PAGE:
DCD has been evaluated as an effective NIs being widely used and studied because it is nonvolatile, nonhygroscopic, relatively water soluble and highly mobile. Application of DCD increased soil N immobilization, urea-N recovery and showed no effect on urea hydrolysis . It was found that DCD was investigated mainly in the cultivated land and grassland, where applications of DCD (10–30 kg ha-1) have been proved to be effective in reducing N2O emissions from nitrogen fertilizers, urine or livestock slurry , retaining N in soil in the less mobile ammonium (NH4+) form then decreasing soil NO3- leaching and increasing yields. In contrast, a few field studies showed that DCD was ineffective in mitigation on bovine urine N2O emission under Oxisol and yield improvement of summer barley, maize, winter wheat, potato and canola. The contrastive results indicated that the performance of DCD as NIs is not consistent and is affected by many factors. According to McGeough et al. (2016) , among nine contrasting UK soils tested, the lower efficacy of DCD on inhibition of NH4+ oxidation and NO3- production was observed in soils with high temperature, clay and organic matter content. In an analysis consisting 111 datasets from 39 studies, DCD was found to be effective with all fertilizer types (organic and chemical) except for nitrate-based fertilizers in different soils with irrespective of texture.
Thiosulfate has been identified as an active NIs, which is convenient for handling and is highly compatible with other nutrient sources, commonly used as a source of sulfur in fluid fertilizers. A field study with maize showed that addition of ammonium thiosulfate to urea ammonium nitrate (UAN) tended to increase grain yield and plant nitrogen efficiency. Potassium thiosulfate with application rate of 102 mg S kg?1 reduced N2O emissions by 48% indicating it is as effective as nitrification inhibitor N-Serve. Ammonium thiosulfate exhibited different efficacy as incorporated with NH4NO3, (NH4)2SO4, urea and poultry manure, and the highest inhibitory effect was with NH4NO3 which maintained 100% inhibition of nitrification during 12 weeks. Inhibition of nitrification induced by sodium thiosulfate ranged 55–80% with application of 32 mg S kg-1. During nitrification inhibition, thiosulfate resulted in the accumulation of NO2- and NO under aerobic conditions and showed no effect on reduction rate of NO3- under anaerobic environment. In addition, thiosulfate was found to retard soil urease activity when applied at rates of 2500 or 5000 μg g-1 soil. As a nitrification inhibitor, thiosulfate acts more efficiently than Azadirachta indica (neem) and calcium chloride, but not as DCD. The stronger inhibitory effect induced by DCD than thiosulfate was observed by Goos and Johnson (1992) under laboratory, field microplot, and field conditions. Kumar et al. (2000), however, found that DCD and thiosulfate reduced N2O emissions by a similar amount from urea (11 and 9% reduction, respectively) in a rice field. The different effects of DCD and thiosulfate on nitrification attribute to not only their distinct characteristics but also the various modes of action. Moreover, the efficacy of NIs can vary widely with the variation of environmental factors, while the literature relating to DCD and thiosulfate is extensive, there have been few studies comparing their ability on N transformations involving NO2--N dynamics and ammonia-oxidizing microbes under same environmental conditions, and the mechanism for the differentiation between the efficacy of DCD and DMPP is still unclear.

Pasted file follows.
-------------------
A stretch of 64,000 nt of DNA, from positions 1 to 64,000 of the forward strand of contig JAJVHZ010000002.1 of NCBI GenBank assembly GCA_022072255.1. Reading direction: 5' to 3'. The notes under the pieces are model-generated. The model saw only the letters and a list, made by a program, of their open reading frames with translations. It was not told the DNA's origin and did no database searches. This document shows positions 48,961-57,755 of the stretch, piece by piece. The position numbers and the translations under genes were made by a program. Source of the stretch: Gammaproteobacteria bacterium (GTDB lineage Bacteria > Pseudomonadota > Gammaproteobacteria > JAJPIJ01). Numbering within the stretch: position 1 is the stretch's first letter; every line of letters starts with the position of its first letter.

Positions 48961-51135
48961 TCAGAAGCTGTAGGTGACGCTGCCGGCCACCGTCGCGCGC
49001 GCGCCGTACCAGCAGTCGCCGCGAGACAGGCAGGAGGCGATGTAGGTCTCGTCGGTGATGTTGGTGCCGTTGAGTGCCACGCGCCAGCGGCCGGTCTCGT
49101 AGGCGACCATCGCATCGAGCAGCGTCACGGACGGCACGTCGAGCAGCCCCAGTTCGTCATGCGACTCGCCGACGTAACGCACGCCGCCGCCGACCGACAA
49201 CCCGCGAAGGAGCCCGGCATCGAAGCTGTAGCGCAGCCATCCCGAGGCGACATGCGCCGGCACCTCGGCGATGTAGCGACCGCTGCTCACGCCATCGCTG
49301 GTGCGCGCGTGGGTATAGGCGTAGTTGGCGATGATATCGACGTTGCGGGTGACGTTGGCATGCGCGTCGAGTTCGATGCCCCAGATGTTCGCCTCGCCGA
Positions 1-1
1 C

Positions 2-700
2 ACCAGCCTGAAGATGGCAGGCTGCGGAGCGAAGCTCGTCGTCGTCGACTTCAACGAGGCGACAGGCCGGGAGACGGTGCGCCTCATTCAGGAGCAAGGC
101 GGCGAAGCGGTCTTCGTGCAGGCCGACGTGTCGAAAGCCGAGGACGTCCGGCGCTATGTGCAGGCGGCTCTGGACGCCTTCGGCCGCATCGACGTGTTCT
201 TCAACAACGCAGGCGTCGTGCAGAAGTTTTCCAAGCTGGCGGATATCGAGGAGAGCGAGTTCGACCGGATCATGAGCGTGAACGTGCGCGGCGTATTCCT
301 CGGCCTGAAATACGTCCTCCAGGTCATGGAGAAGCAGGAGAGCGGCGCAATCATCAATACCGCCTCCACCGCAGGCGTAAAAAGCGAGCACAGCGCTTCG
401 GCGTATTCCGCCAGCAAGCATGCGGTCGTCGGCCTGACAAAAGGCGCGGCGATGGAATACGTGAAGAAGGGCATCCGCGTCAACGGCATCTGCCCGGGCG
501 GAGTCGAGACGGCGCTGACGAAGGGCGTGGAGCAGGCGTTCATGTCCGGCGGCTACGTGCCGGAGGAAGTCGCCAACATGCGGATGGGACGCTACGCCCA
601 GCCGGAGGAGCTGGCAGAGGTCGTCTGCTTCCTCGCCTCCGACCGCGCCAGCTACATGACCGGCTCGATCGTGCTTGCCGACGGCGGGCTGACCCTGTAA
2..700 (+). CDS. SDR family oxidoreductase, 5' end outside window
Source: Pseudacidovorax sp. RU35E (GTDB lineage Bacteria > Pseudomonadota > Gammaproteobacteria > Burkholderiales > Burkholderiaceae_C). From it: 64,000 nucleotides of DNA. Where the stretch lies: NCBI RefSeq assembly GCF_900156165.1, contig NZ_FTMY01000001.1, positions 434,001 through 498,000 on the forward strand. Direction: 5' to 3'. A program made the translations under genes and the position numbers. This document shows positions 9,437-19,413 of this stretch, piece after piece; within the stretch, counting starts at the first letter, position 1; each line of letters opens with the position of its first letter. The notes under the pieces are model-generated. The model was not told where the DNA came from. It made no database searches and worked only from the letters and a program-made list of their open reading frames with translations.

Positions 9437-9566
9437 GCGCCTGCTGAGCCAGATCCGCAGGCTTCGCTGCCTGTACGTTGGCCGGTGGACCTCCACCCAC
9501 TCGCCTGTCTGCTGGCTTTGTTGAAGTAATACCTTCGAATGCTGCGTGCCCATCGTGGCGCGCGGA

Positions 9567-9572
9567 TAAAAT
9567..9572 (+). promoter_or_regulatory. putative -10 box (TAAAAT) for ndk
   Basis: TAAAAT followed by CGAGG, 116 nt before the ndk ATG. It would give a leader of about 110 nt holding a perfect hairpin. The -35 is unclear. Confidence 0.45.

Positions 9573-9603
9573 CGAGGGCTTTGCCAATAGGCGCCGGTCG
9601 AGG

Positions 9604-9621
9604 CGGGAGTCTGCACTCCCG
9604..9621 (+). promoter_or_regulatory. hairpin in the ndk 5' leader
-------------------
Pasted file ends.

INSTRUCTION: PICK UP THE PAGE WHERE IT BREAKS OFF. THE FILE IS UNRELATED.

In this study, both DCD and thiosulfate (K2S2O3) were chosen because of their importance as NIs in agriculture and horticulture. We hypothesized that DCD and thiosulfate may impose different effects on N transformation based on their different mechanisms related to nitrification inhibition. Few studies have been examined the impact of thiosulfate on the abundance of ammonia-oxidizing microbes, which limits our comprehensive understanding of its potential in nitrification inhibition and N management. The abundance of AOB in different treatments was investigated because of its dominance during ammonia oxidation in vegetable soils as reported before. The objectives of this study were to: i) test if thiosulfate is as effective as DCD acting as a nitrification inhibitor, ii) assess the different effect between DCD and thiosulfate on NO2--N accumulation, NO3--N production and the abundance of bacteria (AOB), iii) ascertain whether thiosulfate imposes inhibitory effect on ammonium oxidation.